So how does this relate to Jermichael Finley and the Packers? It's all about mismatches.
* * *
In 2008, the 6'5" 250-lb. monster from Texas disappointed on nearly all levels. It was clear that he came out of college a bit too early in his deveopment, and he wasn't prepared to be a consistent contributor at the NFL level. He even publicly criticized Aaron Rodgers, which was one of the dumbest things a young Packer could have done at that point in the franchise's history. Despite all this, the coaches and front office stuck with him, refusing to go after established veterans or highly-touted college players.
In my experience, these situations have a very low probability of actually working out. I call it the "Mike Williams Effect". Players are drafted based on a very short timeline of production, exciting teams with their raw athleticism and natural gifts, but they simply don't have the maturity, mental acuity, or personal flexibility to make it at the next level. They want to do only what they are good at, virtually refusing to expand their game. Often times, like top-10 pick Mike Williams (the receiver), they flame out in less than spectacular fashion.
Jermichael Finley was in danger of falling to the Mike Williams Effect. He hadn't shown more than flashes of brilliance for two preseasons and training camps. He had a reputation for being childish and immature. So why didn't he fade into the void of forgotten NFL players? Why did he make the jump when so many others fell short?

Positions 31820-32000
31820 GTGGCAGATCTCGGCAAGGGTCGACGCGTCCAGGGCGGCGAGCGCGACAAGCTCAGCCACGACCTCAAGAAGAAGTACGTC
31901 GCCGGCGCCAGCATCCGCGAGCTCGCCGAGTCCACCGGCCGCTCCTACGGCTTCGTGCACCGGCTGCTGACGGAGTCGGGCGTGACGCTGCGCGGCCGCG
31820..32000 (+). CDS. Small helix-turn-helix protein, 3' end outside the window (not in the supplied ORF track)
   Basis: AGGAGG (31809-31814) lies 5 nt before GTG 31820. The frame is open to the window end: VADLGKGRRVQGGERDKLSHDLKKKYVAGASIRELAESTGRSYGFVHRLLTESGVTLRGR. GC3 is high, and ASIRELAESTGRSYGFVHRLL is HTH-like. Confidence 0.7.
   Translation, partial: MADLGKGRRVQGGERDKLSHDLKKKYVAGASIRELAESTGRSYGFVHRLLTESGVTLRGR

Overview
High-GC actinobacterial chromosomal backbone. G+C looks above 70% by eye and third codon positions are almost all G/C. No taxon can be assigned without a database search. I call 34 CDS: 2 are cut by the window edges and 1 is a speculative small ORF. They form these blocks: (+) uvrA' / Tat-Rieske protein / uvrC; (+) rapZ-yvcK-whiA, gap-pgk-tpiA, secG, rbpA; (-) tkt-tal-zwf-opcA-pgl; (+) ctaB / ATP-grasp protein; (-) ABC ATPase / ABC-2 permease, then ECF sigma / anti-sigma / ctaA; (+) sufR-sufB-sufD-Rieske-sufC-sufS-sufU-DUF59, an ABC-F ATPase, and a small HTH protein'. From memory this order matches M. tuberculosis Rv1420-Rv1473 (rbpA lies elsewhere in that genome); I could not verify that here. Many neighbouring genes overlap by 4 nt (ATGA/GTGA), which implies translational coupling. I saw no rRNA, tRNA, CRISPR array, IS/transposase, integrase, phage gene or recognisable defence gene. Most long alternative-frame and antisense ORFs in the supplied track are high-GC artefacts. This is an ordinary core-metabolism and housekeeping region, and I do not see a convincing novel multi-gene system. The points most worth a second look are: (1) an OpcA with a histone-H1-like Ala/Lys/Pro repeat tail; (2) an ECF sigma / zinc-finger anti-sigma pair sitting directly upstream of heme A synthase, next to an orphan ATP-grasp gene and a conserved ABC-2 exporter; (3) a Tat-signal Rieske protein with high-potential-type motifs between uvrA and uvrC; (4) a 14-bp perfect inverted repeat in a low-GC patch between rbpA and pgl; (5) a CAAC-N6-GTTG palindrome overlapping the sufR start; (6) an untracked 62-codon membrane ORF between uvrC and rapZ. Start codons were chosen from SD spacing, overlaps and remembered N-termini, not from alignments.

Because the coaches gave him the best chance to consistently succeed.
Say what you want about McCarthy's playcalling, personnel decisions, headscratching challenges, or other annoying habits. But he deserves all the credit in the world for working with Finley and training him to become a WR/TE hybrid. How many other tight ends can split out wide and still be a viable threat? I can think of two right away: Jason Witten and Dallas Clark, and neither of them have Finley's size or athleticism.
Think about what Finley has done this season. Not only did he establish himself as a viable red-zone threat, but he made the 2-TE set fashionable again, as well as the 8-yard drag that turns into a 14-yard completion. He's taking catches away from Greg Jennings and Donald Driver. He's become the de facto #3 wide receiver, which actually hurts the development of James Jones and Jordy Nelson.
The ability to switch between a 2-WR set to a 3-WR set in mere seconds was and is going to be one of the staples of Green Bay's offense going forward. If McCarthy can coax the defense to go into the nickel, that creates an advantage for the running game. If the defense doesn't bite, that's fine, because we can just match Finley up with a linebacker or, better yet, a cornerback, and create mismatches downfield. We know these mismatches are favorable from Finley's statistics (55 catches, 676 yards, 5 touchdowns).
Quite simply, you cannot cover Jermichael Finley unless you double him and one of the defenders is over 6'2". So until a Randy Moss-sized safety comes into the league, prepare for Jermichael Finley to take the title of "best receiving TE" from the likes of Witten, Clark, Antonio Gates, and Tony Gonzalez.
And he's only 22.